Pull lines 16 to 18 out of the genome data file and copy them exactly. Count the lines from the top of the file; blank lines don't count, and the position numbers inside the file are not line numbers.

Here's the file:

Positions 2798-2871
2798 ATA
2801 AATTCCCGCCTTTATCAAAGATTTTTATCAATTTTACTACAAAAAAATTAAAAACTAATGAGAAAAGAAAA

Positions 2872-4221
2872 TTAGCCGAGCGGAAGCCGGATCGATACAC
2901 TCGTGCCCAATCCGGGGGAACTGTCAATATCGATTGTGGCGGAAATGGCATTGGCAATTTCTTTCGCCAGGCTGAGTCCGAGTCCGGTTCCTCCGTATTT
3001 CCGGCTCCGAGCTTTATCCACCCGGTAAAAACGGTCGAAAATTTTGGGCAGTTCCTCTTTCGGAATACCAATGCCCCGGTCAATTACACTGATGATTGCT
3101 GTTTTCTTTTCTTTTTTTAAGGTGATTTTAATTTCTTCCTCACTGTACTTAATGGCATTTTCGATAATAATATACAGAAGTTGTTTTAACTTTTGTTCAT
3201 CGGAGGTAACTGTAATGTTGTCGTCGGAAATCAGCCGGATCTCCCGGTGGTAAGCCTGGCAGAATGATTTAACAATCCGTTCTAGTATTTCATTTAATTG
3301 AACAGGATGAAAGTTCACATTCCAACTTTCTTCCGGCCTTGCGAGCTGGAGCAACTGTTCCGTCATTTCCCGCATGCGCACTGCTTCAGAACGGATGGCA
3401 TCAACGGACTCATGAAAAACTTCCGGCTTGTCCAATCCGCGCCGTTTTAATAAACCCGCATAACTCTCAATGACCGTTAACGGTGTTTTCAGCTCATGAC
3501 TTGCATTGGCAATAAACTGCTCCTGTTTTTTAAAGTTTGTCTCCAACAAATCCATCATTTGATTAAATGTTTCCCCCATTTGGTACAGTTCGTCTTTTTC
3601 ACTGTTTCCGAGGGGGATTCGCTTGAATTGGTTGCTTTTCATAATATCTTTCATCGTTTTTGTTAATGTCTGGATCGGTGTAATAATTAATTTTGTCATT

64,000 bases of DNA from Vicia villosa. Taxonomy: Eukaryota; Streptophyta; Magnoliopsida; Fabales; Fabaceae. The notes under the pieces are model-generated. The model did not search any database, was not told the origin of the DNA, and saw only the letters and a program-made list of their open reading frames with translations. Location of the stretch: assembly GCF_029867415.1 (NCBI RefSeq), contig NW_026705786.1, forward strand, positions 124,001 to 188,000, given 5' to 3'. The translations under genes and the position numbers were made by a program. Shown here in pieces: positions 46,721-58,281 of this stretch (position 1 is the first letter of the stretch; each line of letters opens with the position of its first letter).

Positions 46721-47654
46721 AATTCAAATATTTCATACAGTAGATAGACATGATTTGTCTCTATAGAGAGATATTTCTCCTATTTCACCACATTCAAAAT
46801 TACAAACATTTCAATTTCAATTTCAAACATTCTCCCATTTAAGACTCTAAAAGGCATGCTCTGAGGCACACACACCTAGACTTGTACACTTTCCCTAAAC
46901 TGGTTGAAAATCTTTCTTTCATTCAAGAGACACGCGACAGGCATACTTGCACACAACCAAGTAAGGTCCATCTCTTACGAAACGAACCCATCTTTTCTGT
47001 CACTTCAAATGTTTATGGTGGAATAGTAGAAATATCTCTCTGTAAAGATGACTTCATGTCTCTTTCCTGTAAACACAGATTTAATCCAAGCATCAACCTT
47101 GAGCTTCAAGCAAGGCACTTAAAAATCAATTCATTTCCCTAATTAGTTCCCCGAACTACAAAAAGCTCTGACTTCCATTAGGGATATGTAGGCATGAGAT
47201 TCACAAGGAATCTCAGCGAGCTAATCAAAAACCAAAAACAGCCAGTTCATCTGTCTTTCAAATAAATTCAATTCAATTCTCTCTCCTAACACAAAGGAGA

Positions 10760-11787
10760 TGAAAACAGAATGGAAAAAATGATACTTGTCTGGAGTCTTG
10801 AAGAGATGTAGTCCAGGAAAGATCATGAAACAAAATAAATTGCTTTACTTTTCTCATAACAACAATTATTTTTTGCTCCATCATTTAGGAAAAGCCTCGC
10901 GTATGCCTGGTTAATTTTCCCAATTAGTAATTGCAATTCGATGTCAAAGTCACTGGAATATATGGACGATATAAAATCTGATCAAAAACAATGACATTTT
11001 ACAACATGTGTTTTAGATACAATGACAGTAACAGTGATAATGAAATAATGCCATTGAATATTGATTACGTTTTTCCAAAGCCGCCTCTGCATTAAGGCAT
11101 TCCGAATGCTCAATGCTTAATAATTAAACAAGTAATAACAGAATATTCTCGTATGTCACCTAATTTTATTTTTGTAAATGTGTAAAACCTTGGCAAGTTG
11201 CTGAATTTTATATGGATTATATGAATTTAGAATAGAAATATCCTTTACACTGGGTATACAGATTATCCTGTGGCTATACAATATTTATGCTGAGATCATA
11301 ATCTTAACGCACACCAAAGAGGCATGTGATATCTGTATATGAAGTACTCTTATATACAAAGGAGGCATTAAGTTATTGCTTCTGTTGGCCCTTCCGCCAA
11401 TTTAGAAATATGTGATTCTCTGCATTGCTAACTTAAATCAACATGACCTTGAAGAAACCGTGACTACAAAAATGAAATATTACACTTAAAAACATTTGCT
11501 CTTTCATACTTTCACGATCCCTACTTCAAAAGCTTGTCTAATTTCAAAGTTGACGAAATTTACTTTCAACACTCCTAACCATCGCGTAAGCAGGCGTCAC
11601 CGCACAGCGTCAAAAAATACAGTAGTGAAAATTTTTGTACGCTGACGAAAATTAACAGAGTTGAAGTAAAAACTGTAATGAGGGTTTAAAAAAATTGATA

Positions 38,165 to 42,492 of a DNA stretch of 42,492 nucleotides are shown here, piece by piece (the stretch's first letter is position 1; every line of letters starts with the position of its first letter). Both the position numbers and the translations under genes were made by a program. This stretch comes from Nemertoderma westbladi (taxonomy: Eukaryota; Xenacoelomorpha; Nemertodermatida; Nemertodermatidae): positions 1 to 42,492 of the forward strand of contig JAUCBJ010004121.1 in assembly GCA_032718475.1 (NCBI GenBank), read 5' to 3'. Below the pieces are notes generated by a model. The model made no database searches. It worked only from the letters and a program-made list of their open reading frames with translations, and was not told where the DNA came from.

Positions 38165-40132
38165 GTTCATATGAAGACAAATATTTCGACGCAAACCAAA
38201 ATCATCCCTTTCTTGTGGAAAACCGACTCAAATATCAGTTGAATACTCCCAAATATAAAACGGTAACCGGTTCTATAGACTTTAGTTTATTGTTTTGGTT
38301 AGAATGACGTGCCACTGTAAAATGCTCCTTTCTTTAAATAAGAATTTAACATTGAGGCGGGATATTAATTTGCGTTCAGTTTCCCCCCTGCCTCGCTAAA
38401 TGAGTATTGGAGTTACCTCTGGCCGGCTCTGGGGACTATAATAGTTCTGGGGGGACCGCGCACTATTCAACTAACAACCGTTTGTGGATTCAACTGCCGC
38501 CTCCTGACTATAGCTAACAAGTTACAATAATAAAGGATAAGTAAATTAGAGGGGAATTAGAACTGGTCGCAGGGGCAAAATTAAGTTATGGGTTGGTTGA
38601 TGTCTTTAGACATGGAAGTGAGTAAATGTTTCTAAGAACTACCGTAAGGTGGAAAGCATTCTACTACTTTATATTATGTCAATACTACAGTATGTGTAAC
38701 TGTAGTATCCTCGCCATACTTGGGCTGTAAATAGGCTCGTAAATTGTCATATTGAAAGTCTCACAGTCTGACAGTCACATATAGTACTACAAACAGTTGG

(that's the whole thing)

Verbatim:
46721 AATTCAAATATTTCATACAGTAGATAGACATGATTTGTCTCTATAGAGAGATATTTCTCCTATTTCACCACATTCAAAAT
46801 TACAAACATTTCAATTTCAATTTCAAACATTCTCCCATTTAAGACTCTAAAAGGCATGCTCTGAGGCACACACACCTAGACTTGTACACTTTCCCTAAAC
46901 TGGTTGAAAATCTTTCTTTCATTCAAGAGACACGCGACAGGCATACTTGCACACAACCAAGTAAGGTCCATCTCTTACGAAACGAACCCATCTTTTCTGT